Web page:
Most won't go to prison: Overall, 95 percent of those booked into local jails in 2010-11 were not subsequently sent to prison, says Timothy Murray of the Pretrial Justice Institute (PJI). And 75 percent of felony defendants will be judged innocent, given probation, or sent to rehabilitation programs and never end up being sentenced to prison, says longtime correctional researcher James Austin.
Richardson's stay would have been longer, but an aunt helped the family put together the court fee. She was released two weeks before she was arraigned in court.
Many defendants, like Richardson, serve more time waiting for trial than the sentence they receive for their charges – particularly for petty or probation-worthy offenses. Yet in New Orleans, like other cities across the nation, there are countless stories about how the lives of poor people were set back while they sat in jail, all for the lack of a relatively small sum of money. There's the dishwasher stopped on a traffic-ticket warrant who lost his job while waiting for trial; the jailed fast-food worker who couldn't reach her landlord, was evicted, and lost her possessions, which were stacked on the curb.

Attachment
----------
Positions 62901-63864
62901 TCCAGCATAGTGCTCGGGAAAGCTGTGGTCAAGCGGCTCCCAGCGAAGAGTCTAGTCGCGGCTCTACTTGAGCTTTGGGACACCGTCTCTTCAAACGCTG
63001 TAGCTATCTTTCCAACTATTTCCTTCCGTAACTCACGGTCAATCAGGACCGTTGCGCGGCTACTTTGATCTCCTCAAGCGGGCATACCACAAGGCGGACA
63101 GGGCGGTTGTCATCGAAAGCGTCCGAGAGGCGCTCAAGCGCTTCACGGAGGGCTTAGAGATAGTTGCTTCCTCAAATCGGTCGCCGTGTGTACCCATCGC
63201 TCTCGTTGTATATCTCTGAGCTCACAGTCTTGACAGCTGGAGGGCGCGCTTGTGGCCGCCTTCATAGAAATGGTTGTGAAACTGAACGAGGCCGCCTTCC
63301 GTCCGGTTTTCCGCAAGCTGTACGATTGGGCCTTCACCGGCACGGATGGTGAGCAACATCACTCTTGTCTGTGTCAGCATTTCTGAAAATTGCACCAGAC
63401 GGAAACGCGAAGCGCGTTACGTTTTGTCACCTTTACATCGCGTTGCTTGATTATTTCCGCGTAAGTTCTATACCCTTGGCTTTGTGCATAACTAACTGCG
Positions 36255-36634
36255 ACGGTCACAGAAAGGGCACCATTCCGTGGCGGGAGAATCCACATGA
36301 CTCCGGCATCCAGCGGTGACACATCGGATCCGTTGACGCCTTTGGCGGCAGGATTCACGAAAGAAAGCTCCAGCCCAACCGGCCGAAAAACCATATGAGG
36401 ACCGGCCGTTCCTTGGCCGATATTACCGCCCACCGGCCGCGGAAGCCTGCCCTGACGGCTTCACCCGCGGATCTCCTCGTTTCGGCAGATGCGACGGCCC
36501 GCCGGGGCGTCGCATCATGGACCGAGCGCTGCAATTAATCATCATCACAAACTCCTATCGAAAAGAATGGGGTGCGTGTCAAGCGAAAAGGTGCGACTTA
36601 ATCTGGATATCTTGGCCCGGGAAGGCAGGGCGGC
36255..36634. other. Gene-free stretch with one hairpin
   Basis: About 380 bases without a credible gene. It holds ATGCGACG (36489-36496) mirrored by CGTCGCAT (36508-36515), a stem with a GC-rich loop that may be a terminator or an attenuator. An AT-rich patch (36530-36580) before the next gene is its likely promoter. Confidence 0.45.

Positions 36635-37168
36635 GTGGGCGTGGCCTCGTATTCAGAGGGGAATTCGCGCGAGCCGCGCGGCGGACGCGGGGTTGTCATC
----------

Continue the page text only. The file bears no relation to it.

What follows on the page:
"Every case of unnecessary pretrial incarceration is much more than simply an effective and unjustifiable waste of taxpayer money – it has direct and tragic human costs," says Judge Truman Morrison III, who has sat on the Washington, D.C., Superior Court bench for 30 years and is PJI's board chairman. Judge Morrison says that even though courts have in recent decades developed pretrial programs in which most defendants return to court without problem, the ways that the justice system sets bail haven't changed. "Most judges spend their days saying, '$200, $500, $1,000.' They have no idea if these people are getting out," he says.